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LETTERS TO THE TIMES

Structure of State Car Tax Makes No Sense

August 14, 2003

Re "Democrats to Seek Repeal of Car Tax Hike," Aug. 12: The way our state's car tax is structured makes no sense. If the intent is to assess for one's usage of the roads and state services, taxing gasoline and diesel at a higher rate would be a better answer. By doing so, we would probably see less traffic congestion and air pollution. As it stands now, a heavier vehicle, which necessarily causes more wear and tear on our roadways and probably emits higher levels of pollutants, incurs no extra tax burden since the car tax is based on the value and age but not the fuel efficiency of a car.

As for those who oppose a hike in the gas tax because it is regressive for people in the lower-income brackets, they should take heart. The economically challenged do not usually drive a Suburban-size SUV. The current taxation on cars makes no sense either economically or environmentally. It should be scrapped and replaced by a tax that is more equitable.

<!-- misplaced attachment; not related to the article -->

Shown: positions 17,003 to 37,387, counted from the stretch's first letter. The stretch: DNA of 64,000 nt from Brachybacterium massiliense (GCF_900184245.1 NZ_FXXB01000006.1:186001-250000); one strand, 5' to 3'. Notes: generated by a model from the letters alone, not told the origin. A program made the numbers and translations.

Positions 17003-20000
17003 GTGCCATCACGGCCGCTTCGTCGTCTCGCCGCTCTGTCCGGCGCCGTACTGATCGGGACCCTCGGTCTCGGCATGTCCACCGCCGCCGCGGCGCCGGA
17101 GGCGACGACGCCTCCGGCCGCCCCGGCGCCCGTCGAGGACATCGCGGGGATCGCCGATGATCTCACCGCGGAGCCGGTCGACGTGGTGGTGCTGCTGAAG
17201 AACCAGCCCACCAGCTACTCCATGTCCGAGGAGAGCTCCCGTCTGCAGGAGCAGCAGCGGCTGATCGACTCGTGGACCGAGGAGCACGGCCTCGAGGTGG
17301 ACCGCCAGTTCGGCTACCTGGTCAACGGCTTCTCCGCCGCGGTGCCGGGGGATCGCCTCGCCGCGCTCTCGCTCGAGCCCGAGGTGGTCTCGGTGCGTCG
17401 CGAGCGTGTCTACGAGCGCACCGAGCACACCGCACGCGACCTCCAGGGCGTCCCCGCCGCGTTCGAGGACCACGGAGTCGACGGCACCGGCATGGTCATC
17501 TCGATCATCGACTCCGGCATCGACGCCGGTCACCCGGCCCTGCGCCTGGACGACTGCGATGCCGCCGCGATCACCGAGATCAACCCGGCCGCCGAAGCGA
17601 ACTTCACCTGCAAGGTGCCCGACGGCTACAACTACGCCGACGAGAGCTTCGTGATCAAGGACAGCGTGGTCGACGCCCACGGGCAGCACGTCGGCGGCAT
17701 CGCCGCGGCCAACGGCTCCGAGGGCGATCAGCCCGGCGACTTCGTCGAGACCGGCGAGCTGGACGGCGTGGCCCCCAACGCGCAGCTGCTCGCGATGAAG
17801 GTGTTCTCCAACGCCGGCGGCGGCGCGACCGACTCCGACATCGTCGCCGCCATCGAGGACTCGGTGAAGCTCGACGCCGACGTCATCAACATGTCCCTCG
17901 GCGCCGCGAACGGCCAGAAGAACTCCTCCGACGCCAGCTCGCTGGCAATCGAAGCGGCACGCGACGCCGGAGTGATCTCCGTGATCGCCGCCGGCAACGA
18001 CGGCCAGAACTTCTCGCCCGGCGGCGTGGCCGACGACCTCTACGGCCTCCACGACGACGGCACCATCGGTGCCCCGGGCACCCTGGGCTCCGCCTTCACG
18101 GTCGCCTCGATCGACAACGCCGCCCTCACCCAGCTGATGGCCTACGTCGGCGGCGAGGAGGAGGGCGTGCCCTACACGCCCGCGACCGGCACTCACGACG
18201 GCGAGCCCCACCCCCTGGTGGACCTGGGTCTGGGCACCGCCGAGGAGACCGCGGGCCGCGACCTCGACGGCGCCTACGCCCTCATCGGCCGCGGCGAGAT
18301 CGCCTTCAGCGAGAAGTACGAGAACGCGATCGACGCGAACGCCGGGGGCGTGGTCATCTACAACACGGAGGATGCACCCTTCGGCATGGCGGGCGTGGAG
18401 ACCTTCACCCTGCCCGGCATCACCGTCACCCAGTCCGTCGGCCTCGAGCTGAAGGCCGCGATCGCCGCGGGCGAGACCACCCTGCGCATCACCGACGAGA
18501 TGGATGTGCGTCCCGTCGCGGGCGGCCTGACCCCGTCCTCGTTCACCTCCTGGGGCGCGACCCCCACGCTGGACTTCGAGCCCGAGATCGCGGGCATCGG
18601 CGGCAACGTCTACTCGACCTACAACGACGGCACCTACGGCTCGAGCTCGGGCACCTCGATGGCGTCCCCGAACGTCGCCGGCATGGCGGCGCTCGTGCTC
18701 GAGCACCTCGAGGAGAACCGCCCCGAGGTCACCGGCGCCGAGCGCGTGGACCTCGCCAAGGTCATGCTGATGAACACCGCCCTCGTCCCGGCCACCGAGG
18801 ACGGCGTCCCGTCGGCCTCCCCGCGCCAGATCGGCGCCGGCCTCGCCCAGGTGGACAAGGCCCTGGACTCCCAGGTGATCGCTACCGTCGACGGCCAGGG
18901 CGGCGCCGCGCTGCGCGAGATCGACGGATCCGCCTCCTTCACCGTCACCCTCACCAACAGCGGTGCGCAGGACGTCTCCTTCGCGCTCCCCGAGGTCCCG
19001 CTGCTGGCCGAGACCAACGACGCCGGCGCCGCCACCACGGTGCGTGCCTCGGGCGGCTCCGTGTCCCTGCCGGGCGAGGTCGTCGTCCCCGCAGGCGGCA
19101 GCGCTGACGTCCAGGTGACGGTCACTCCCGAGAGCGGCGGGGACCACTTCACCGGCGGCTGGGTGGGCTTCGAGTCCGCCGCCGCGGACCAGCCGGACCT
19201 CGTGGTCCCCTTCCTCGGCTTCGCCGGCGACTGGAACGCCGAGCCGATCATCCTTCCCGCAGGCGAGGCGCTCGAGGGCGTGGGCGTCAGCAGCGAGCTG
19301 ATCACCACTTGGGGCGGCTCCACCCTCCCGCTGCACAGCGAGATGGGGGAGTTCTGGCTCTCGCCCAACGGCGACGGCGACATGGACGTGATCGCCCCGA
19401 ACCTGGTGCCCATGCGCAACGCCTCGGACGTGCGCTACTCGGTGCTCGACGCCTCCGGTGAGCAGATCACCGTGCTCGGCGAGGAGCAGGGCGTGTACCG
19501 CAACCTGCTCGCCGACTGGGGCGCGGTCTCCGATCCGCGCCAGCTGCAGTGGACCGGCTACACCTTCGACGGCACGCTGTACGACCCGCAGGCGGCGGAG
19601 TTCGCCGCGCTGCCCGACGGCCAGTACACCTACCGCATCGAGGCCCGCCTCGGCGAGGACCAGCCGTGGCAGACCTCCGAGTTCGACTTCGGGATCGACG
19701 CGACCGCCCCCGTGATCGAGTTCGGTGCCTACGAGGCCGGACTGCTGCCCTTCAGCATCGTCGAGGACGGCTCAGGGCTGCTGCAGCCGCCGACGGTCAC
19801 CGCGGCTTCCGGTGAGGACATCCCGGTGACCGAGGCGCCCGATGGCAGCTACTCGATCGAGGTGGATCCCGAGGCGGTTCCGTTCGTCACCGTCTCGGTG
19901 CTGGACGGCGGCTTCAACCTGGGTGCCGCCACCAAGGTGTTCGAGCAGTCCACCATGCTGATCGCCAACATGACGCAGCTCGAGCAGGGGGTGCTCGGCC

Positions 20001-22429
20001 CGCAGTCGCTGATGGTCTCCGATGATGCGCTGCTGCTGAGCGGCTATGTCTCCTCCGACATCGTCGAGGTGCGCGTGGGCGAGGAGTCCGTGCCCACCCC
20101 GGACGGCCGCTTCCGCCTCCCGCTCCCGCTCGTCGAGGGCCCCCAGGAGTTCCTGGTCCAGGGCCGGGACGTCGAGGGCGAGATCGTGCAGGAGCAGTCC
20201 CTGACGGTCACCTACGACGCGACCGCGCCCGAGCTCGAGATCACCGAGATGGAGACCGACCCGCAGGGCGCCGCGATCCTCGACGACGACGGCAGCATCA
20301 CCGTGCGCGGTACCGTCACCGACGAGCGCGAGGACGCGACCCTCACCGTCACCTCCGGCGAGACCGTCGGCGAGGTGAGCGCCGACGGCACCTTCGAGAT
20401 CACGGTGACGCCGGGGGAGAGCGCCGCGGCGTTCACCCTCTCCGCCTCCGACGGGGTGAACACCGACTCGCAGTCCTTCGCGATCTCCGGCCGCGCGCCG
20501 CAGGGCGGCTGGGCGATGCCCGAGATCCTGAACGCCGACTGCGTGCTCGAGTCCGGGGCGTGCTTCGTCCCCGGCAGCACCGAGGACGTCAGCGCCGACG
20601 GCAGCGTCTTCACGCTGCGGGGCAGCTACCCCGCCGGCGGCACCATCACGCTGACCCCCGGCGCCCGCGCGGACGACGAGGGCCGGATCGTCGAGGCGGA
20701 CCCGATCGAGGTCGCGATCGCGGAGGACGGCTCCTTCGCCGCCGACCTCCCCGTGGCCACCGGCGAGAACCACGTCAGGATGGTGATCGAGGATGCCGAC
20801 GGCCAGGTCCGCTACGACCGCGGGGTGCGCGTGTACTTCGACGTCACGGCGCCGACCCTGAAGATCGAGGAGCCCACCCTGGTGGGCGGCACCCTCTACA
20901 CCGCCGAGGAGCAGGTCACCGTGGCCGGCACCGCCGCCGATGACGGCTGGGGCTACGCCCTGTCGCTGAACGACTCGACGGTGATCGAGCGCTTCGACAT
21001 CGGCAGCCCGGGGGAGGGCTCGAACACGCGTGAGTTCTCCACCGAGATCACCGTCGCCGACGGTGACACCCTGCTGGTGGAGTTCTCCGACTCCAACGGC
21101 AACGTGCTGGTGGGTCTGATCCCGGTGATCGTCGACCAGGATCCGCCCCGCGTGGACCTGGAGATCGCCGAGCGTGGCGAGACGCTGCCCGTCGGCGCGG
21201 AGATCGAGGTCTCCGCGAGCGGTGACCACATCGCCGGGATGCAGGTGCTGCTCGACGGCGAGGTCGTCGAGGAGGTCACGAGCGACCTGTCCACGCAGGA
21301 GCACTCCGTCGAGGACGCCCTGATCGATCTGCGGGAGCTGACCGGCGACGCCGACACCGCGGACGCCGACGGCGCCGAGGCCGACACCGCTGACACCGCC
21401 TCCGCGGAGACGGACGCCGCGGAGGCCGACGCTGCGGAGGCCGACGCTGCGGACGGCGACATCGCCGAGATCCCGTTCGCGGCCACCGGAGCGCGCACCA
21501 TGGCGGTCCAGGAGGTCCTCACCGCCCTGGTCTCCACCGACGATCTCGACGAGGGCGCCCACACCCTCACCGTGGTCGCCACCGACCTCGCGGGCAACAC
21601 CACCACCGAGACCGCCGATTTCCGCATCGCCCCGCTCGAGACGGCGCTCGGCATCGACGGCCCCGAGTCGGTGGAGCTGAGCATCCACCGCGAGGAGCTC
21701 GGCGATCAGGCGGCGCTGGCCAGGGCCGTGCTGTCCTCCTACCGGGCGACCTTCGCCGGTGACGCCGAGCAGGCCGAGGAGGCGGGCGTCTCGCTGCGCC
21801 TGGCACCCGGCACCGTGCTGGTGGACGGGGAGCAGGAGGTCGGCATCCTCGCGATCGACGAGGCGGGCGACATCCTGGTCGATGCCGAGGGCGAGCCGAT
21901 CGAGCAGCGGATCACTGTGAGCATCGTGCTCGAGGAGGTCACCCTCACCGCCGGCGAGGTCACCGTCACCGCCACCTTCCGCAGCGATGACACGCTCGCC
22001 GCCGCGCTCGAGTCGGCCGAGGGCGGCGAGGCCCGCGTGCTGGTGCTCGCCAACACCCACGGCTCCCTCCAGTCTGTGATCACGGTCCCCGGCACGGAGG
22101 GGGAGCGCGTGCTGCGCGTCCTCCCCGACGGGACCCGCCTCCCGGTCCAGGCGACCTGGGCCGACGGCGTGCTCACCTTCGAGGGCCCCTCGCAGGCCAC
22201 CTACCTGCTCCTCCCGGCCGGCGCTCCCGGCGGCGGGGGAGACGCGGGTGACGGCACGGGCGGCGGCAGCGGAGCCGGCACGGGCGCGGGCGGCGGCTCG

John T. Chiu

Newport Beach

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The Times is clearly attempting to help Gov. Gray Davis and the Democrats with its Aug. 12 edition. First you give front-page billing to an article that claims the Dems have always wanted to repeal the car tax hike, that it's been in the works for five months. Yeah, sure it has. Then you run an article right below it about how the recall will cost up to $66 million, a number that is highly speculative, contested and fraught with claims that it is very inflated. Lastly, and yet also on the front page, is an article about how Arnold Schwarzenegger's Proposition 187 support could hurt him. Another highly speculative, debatable article.

Steven Pruett

Glendale

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Davis might be able to improve his chances to avoid the recall if he or someone in his office would set the public (and the media) straight with respect to the vehicle registration fee. Davis did not triple the vehicle license tax, as everyone seems to claim. The fee was simply restored to its 1998 level by eliminating an offset that was enacted in 1998 and [went into effect beginning in 1999]. The elimination of this offset is even mandated by the revenue and taxation code if the general fund does not have sufficient money to fund it. How short Californians' memories are.

James M. Forbes

San Francisco

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